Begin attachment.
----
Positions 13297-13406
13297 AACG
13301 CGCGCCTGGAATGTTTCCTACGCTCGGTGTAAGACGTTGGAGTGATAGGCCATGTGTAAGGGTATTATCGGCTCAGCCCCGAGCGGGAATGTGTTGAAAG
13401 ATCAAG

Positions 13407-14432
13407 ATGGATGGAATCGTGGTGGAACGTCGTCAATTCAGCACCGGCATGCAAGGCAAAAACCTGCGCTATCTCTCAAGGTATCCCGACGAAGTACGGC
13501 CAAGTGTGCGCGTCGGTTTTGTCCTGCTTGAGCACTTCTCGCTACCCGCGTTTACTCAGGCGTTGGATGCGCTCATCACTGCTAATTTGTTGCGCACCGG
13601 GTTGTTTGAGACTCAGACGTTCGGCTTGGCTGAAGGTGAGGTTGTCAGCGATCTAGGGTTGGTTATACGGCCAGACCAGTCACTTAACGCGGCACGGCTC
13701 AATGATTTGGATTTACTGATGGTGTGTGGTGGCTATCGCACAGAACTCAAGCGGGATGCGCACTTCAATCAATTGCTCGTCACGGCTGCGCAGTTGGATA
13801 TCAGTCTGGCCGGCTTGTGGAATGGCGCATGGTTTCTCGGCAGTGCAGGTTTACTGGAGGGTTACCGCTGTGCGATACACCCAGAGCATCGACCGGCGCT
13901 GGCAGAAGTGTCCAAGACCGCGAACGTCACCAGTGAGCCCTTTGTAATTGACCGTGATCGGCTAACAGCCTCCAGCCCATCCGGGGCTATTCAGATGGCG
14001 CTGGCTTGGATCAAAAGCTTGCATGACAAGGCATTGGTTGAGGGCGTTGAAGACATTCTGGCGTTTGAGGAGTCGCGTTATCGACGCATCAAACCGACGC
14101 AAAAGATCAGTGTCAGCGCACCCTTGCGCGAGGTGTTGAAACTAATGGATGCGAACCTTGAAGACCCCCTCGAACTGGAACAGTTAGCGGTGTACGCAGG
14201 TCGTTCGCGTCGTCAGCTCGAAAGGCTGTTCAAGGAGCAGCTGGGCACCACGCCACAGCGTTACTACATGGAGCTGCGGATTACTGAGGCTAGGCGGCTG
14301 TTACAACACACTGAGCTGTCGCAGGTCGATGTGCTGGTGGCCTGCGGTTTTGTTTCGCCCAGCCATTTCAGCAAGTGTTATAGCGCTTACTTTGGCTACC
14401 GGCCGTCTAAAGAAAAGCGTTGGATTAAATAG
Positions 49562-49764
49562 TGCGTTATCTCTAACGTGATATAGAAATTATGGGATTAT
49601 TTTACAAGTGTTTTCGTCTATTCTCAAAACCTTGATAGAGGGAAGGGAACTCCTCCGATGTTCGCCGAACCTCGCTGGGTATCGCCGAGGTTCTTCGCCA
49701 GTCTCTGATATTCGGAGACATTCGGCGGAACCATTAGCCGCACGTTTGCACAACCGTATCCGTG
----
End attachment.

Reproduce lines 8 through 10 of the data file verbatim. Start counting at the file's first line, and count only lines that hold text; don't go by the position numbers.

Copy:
13601 GTTGTTTGAGACTCAGACGTTCGGCTTGGCTGAAGGTGAGGTTGTCAGCGATCTAGGGTTGGTTATACGGCCAGACCAGTCACTTAACGCGGCACGGCTC
13701 AATGATTTGGATTTACTGATGGTGTGTGGTGGCTATCGCACAGAACTCAAGCGGGATGCGCACTTCAATCAATTGCTCGTCACGGCTGCGCAGTTGGATA
13801 TCAGTCTGGCCGGCTTGTGGAATGGCGCATGGTTTCTCGGCAGTGCAGGTTTACTGGAGGGTTACCGCTGTGCGATACACCCAGAGCATCGACCGGCGCT